A friend of mine’s always sending me information about new animes, from the start of this year he’s been up to the day on all the new tv series coming out in Japan. It appears there’s some very cool stuff coming out.
This week he told me about Eve no Jikan which is a web original series that just started coming out in Japan and is currently doing the fansub rounds. (Really hoping to see this hit DVD eventually.)
What catches my attention about this series is that it’s specifically about the relationship between human and machine. Like other personal favorites (Battlestar Galactica, Denno Coil), it contemplates what it means to be human and the nature of consciousness as it relates to man and machine. If machines become self aware, can we really consider them property any more? Can we say we have souls and they don’t when they show the same signs of self-reflection as we do?
What I like most about these kinds of stories is that in contrast to stories like The Matrix, there isn’t an instant supposition that the machines are out to destroy or subjugate us. It’s not just about man and machine coexisting either, but about whether we can benefit one another at a social and (for those that believe in the soul) perhaps spiritual level.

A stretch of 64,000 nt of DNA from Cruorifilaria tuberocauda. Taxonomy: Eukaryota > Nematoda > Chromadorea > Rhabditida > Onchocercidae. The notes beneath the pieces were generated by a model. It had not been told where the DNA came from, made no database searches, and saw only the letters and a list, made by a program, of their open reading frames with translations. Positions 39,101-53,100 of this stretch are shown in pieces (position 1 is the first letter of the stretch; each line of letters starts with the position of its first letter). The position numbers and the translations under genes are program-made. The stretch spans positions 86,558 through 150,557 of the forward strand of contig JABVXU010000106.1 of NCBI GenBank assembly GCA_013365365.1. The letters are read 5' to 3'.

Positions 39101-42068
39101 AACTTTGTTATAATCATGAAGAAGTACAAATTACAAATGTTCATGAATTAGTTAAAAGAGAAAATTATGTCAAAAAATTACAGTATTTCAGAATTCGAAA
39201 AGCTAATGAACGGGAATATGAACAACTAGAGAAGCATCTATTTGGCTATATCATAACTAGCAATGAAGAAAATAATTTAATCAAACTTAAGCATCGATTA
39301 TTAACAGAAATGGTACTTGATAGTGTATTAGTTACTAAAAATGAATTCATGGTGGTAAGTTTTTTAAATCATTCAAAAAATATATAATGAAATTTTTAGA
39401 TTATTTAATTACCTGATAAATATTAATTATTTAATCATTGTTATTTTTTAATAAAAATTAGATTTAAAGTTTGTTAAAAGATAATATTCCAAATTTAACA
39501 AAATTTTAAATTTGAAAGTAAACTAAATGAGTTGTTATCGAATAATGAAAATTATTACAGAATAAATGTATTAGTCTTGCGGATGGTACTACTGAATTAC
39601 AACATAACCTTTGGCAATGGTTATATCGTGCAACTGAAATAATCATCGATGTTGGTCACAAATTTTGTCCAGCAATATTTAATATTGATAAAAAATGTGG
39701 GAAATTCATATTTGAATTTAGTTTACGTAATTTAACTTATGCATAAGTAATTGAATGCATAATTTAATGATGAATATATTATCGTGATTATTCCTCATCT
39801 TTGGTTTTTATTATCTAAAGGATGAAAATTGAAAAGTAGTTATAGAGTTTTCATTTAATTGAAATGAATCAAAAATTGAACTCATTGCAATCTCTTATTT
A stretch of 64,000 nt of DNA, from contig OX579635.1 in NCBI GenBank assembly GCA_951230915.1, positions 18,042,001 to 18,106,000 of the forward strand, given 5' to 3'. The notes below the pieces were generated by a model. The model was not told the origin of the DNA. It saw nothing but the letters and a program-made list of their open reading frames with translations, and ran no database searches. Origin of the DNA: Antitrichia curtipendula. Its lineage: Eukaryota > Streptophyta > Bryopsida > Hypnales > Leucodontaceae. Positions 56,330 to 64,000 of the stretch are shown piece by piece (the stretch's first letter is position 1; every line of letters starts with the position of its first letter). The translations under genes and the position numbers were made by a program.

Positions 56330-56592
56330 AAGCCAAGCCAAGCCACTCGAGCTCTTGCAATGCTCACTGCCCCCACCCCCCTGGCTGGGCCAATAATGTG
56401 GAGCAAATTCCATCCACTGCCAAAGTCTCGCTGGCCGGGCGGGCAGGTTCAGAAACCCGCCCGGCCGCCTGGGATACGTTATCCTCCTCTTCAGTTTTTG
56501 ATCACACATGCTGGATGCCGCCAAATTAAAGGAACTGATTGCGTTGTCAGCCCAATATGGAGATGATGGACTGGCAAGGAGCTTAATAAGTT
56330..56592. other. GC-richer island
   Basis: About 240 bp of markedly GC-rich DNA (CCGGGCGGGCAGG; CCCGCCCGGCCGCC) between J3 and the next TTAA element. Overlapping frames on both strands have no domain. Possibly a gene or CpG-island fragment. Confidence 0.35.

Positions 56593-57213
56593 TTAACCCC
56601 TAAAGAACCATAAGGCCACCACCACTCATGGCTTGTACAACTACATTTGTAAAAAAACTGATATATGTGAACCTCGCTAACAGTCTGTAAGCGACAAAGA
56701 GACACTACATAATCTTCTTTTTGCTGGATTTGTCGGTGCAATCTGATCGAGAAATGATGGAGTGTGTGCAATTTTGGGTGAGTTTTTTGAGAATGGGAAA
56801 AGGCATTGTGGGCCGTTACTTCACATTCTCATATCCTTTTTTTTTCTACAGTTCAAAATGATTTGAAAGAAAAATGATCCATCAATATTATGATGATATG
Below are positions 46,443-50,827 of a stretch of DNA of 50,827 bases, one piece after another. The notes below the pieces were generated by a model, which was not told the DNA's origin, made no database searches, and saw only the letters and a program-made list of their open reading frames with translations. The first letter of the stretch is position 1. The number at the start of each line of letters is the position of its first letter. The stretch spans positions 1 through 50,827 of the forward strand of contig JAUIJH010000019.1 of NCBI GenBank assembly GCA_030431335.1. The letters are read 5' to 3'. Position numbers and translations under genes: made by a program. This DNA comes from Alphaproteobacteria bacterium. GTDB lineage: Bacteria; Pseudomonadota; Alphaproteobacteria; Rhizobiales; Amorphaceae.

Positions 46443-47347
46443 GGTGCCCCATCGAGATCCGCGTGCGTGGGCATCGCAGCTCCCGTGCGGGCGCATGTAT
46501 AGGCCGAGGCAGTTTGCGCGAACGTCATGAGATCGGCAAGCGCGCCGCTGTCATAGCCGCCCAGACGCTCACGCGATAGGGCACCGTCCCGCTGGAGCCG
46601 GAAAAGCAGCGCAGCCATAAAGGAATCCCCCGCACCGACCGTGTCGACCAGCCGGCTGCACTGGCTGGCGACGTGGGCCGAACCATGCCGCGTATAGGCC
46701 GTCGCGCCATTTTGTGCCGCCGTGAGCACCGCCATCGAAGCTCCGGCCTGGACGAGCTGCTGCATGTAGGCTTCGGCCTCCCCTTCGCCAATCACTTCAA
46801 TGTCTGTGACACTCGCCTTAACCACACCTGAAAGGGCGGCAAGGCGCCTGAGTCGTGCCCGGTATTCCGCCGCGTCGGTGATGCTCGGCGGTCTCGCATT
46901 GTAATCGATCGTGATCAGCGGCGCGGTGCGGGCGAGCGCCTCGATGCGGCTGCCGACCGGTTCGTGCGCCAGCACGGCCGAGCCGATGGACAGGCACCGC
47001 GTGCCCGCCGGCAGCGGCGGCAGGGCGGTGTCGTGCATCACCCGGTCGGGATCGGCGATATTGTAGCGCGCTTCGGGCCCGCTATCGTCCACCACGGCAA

I’m interested to see where they co with Eve no Jikan. It appears that the Japanese tend to provide more space in their popular stories for machines to have a social and spiritual aspect. I’ve heard it suggested that this comes out of shinto belief, where all things have spirits tied to them. In such an environment, it’s only natural that everything from hearth to home to automobile to computer have a spirit of some kind. And if they have spirits, why should they not love, trust, hate, doubt, fear, and overcome the same as us?
In the end the machine is another expression of the other, of anything that isn’t us or isn’t like us. It strikes me as interesting that in American culture, where supposedly we welcome all (or we claimed to as a culture in times past) we have a tendency to write stories where the other is just evil, no discussion needed. Then we look at Japanese culture which is supposedly so strongly conformist and see a tendency to write stories where the other as good or ambivalent as we are and wants to be understood for what it is.
The other is asking us, “what do you think of me?”